A British government review of the threats to press funding is considering a full competition investigation of Google and Facebook over their dominance of the digital advertising market.

The Cairncross Review was launched by Theresa May earlier this year to investigate the "danger to our democracy" posed by the squeeze on news publishers, particularly at the -local level.

It is understood the panel of industry experts, led by the economist Dame Frances Cairncross, is working on recommendations including a referral of the digital advertising duopoly to the Competition and Markets Authority (CMA).

The idea attracted cross-party support over the weekend.

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A consultation is being lined up for the autumn with a view to unleashing Britain's competition watchdog on the £11.6 billion ($22.2b) a year sector next year. It follows a recent House of Lords report that attacked the "dysfunctional and opaque" digital advertising market.

A committee of peers heard that as much as 85 per cent of the British market relies on Google's technology. Between them, Google and Facebook take around 55 per cent of every pound spent on digital advertising.

A CMA investigation would be likely to become a focus for calls to break up Google and Facebook by separating their monopolies on major web search and social networking from their sales operations.

Their opponents argue the move would encourage innovation and competition, and help publishers demand a bigger slice of digital advertising.

A senior advertising source suggested multiple sales houses could "plug into" the Google search algorithm, for instance.

Less radical action could curb the tech giants by ensuring they make it easier for advertisers to judge the impact of their spending.

Cairncross is considering such issues as part of a broad analysis of press funding and the impact of digital "clickbait" for Matt Hancock, the Culture Secretary.

As well as a competition investigation, it is understood she is looking at separate options for forcing Google and Facebook to share more of their advertising income with publishers.

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Dozens of local newspapers have closed in the last 18 months and many surviving titles are operating a skeleton staff.

Rupert Murdoch has urged the introduction of "carriage fees", whereby news publishers would negotiate blanket fees with Google and Facebook as broadcasters do with pay-TV operators.

Government manoeuvres against Google and Facebook have been boosted by backing for CMA intervention via the Cairncross Review from Tom Watson, Labour's deputy leader.

A frequent critic of the press, he told the Daily Telegraph: "There's no doubt that the dominance of the big social media and internet companies has had a big effect on journalism and it has often been very negative.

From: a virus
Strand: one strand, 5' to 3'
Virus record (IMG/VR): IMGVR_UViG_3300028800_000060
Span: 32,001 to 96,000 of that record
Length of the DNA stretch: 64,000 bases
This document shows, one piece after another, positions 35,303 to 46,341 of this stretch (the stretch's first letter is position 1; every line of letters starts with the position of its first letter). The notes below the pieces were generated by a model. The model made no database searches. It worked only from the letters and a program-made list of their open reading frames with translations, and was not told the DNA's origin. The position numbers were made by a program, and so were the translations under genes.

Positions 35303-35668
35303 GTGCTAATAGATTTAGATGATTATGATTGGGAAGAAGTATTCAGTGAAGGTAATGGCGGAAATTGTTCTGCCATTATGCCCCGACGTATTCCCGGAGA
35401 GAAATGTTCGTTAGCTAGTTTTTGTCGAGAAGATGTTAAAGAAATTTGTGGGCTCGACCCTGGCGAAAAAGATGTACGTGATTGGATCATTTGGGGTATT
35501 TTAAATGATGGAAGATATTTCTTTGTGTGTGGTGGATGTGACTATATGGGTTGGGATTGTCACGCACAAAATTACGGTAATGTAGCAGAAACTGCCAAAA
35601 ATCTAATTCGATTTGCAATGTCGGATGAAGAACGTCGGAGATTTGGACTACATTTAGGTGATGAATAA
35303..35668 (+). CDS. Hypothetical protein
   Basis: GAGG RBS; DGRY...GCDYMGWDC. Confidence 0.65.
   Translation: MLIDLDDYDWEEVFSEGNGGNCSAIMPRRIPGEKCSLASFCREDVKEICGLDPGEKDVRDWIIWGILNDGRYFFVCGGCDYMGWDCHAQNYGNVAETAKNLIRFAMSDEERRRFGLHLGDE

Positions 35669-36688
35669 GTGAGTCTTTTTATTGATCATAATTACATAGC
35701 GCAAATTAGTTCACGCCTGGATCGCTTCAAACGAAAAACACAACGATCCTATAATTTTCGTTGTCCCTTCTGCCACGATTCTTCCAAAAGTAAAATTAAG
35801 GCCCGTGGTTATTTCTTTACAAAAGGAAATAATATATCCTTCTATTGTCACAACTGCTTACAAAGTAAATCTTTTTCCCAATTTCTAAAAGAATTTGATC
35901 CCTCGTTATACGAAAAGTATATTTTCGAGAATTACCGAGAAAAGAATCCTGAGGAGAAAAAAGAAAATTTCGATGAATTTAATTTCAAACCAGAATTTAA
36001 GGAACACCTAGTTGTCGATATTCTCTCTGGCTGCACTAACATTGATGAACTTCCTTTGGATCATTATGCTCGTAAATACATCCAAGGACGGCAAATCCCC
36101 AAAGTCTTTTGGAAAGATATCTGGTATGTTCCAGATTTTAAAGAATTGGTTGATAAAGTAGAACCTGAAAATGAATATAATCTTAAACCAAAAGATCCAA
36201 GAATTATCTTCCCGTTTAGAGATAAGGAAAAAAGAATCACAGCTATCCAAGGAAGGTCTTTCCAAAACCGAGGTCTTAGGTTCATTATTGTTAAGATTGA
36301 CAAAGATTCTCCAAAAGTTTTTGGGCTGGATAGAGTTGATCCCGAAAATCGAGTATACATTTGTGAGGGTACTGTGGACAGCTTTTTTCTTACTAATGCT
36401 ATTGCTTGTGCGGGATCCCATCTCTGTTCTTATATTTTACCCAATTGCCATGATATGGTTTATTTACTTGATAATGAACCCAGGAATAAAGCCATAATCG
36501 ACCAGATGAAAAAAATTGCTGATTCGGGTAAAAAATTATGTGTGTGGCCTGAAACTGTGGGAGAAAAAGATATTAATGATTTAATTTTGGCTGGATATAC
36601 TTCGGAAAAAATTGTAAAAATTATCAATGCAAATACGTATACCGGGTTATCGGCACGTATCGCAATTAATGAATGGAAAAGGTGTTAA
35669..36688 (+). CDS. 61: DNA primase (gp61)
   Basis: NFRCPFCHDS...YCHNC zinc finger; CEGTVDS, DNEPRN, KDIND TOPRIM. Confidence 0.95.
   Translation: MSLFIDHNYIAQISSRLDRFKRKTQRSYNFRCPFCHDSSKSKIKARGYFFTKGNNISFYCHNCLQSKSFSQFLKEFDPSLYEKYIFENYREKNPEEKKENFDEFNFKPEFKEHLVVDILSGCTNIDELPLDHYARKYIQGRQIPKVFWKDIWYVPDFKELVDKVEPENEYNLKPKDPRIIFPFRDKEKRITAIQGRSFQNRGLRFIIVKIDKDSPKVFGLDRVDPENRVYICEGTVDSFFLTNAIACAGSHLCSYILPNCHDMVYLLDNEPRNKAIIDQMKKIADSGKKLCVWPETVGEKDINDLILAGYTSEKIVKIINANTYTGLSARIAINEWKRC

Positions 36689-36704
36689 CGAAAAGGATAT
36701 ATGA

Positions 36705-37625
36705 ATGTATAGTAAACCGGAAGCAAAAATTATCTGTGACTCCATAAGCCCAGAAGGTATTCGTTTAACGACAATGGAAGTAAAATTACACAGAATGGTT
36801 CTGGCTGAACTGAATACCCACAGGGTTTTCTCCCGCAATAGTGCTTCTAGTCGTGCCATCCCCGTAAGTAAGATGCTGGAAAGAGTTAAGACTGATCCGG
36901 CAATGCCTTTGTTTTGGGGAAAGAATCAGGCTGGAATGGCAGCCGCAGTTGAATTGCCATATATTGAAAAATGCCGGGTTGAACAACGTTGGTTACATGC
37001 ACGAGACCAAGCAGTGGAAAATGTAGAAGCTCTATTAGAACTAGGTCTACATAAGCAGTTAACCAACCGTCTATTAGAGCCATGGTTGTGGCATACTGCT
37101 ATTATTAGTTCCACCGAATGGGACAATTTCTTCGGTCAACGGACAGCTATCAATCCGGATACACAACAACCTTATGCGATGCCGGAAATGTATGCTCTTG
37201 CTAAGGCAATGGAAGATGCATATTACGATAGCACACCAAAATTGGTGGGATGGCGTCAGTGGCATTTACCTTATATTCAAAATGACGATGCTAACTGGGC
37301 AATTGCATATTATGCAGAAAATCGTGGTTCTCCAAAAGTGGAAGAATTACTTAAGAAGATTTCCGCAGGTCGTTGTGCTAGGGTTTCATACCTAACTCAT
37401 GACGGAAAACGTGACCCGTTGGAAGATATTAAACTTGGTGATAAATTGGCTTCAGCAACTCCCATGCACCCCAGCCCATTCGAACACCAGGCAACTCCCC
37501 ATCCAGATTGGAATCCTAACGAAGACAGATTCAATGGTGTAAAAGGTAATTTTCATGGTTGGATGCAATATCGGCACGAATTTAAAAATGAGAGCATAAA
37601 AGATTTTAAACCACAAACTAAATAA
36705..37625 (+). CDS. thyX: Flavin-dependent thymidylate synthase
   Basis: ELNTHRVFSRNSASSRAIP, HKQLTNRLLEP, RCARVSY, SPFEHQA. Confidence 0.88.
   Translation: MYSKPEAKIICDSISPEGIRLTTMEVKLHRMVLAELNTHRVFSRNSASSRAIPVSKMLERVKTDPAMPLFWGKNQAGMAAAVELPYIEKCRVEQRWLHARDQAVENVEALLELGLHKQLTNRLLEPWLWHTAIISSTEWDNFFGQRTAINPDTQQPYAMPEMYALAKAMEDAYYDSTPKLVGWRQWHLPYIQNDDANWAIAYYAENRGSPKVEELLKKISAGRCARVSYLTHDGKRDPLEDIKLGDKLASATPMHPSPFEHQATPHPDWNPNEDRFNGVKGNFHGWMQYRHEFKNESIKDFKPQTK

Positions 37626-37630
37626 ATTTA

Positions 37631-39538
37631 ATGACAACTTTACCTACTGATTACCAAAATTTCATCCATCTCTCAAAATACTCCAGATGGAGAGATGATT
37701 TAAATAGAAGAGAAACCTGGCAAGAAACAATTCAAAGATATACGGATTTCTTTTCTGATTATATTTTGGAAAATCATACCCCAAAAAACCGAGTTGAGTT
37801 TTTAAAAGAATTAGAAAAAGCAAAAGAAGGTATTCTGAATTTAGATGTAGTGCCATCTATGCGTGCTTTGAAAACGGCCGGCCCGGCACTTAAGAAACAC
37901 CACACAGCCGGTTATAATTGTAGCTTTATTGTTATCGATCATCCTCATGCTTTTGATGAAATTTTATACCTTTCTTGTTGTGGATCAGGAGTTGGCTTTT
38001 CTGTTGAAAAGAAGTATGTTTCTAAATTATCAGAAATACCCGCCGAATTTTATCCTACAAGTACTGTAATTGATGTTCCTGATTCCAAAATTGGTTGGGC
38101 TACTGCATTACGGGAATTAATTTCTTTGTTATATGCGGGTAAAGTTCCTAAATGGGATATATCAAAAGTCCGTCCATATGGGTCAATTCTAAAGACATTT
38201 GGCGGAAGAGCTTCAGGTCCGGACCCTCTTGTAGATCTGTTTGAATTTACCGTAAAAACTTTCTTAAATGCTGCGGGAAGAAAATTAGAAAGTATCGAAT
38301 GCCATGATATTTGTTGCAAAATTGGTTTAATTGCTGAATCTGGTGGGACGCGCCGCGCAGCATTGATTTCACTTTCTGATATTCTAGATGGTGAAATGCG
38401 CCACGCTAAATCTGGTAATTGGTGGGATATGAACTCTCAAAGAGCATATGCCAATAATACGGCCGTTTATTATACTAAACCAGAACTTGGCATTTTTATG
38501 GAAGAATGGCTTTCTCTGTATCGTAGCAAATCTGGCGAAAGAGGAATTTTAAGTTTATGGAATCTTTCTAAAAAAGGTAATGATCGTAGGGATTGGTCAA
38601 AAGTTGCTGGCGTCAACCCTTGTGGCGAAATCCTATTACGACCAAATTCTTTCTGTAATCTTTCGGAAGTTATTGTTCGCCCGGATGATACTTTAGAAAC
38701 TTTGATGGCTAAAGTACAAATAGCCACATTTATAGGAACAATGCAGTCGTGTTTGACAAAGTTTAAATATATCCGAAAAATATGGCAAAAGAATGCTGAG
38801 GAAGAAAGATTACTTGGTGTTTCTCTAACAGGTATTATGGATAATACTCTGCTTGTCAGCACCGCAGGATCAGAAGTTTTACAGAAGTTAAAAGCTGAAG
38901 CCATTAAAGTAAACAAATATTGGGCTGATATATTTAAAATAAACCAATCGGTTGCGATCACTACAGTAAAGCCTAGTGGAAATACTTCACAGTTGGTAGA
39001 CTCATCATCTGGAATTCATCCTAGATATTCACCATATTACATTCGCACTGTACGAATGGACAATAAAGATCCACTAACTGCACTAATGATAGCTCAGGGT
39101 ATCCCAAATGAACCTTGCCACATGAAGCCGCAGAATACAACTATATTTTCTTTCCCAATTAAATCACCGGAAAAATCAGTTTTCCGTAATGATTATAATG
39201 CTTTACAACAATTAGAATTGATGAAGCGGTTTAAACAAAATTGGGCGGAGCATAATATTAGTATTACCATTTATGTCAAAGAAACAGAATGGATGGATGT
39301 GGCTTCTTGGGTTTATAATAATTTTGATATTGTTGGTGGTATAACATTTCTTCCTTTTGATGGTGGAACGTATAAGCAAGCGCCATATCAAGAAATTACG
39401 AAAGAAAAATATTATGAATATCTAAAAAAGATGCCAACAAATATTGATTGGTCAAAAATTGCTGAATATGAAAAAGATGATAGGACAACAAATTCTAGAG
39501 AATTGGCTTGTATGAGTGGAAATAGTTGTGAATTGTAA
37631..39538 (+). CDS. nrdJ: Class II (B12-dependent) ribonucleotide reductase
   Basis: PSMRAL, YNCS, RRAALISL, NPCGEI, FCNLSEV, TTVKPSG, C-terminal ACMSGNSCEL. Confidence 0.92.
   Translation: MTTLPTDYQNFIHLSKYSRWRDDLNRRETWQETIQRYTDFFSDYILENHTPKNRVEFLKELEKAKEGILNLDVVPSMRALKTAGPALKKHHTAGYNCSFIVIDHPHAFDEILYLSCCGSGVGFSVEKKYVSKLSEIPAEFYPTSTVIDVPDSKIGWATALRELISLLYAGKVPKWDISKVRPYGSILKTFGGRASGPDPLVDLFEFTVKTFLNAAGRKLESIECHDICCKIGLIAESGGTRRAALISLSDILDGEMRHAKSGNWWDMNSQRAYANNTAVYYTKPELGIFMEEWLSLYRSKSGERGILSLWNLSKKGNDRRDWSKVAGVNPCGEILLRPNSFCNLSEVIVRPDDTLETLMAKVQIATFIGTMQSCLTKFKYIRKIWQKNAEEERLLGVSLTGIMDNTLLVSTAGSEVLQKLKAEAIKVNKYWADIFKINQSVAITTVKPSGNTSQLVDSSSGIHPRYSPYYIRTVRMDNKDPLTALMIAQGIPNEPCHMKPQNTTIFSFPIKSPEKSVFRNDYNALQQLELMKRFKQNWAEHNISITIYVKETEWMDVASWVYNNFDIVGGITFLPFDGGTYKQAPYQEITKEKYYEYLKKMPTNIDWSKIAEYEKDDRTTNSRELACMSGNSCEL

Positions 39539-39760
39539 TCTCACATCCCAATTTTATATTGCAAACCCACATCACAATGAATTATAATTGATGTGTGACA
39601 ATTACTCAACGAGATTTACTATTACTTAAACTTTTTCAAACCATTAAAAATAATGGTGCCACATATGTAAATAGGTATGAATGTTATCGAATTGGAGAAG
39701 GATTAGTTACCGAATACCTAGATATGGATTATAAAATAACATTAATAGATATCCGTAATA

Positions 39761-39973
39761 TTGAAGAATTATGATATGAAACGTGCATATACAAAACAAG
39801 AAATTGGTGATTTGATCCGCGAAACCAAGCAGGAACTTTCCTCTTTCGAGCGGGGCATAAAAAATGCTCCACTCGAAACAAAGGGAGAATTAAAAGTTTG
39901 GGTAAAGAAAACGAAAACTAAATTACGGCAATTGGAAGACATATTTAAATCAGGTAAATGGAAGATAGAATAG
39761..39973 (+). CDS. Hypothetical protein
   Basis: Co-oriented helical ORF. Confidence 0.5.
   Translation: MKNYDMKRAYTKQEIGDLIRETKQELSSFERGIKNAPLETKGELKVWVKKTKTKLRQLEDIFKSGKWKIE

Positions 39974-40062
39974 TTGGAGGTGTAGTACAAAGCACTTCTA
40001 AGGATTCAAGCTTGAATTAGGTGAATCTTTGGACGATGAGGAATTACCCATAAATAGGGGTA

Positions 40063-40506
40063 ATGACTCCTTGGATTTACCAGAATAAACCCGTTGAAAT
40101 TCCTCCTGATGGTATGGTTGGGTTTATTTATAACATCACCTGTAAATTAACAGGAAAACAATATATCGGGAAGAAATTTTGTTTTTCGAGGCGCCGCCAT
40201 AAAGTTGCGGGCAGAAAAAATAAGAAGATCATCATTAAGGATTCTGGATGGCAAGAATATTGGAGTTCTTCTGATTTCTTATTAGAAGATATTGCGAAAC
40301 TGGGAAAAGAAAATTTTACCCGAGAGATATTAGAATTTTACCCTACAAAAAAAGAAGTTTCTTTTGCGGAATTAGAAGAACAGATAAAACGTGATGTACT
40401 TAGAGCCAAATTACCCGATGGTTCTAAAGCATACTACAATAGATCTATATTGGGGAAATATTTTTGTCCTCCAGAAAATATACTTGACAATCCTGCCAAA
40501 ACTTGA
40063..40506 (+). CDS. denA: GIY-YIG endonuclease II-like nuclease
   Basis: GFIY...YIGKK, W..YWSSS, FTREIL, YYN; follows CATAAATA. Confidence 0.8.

"We need to find a way to safeguard traditional public interest journalism, and particularly local journalism, from being crushed beneath these expanding social media and internet giants. We need to scrutinise how the digital advertising market is working, or maybe not working. A CMA investigation would be the obvious place to do that."

He said Labour was considering whether to back a levy on Google and Facebook to help fund journalism.

Cairncross is understood to be grappling with how the press could be shielded from government influence if a levy was imposed. Labour Party leader Jeremy Corbyn has warned publishers that "change is coming" under a Labour government.

International calls have been mounting for action against the market power of Google and Facebook, intensified by political controversies over "fake news", hosting of terrorist and paedophile material and privacy violations.

Over the weekend, a joint statement from British, US and European publishers warned that "Google holds a vast share of the digital advertising market and there are very few alternatives", as part of a row over advertising contracts under Brussels' new GDPR regulations.

A spokesman for the publishing companies said: "Google is effectively putting a gun against publishers' heads. The implication in not signing Google's GDPR terms, and not doing business with them, is that publishers will suffer dire consequences in terms of revenues. This is a flagrant abuse of their dominant position."

Other players in the digital advertising sector are arguing that the stranglehold of Google and Facebook could be broken by Amazon, which has a fast-growing advertising business.

Steve Allan, the global chief executive of the WPP agency Mediacom, said that despite concerns, a full regulatory clampdown would be "premature".

Google and Facebook have recently redoubled attempts to work with publishers as regulation looms. In March, Google said it would spend US$300 million ($433m) to tackle misinformation online and help publishers build subscriptions.

Facebook has sought to back away from news. Its decision to show fewer news articles in its main feed in favour of personal updates from friends has hit outlets such as MailOnline, which last week revealed a 9 per cent drop in traffic.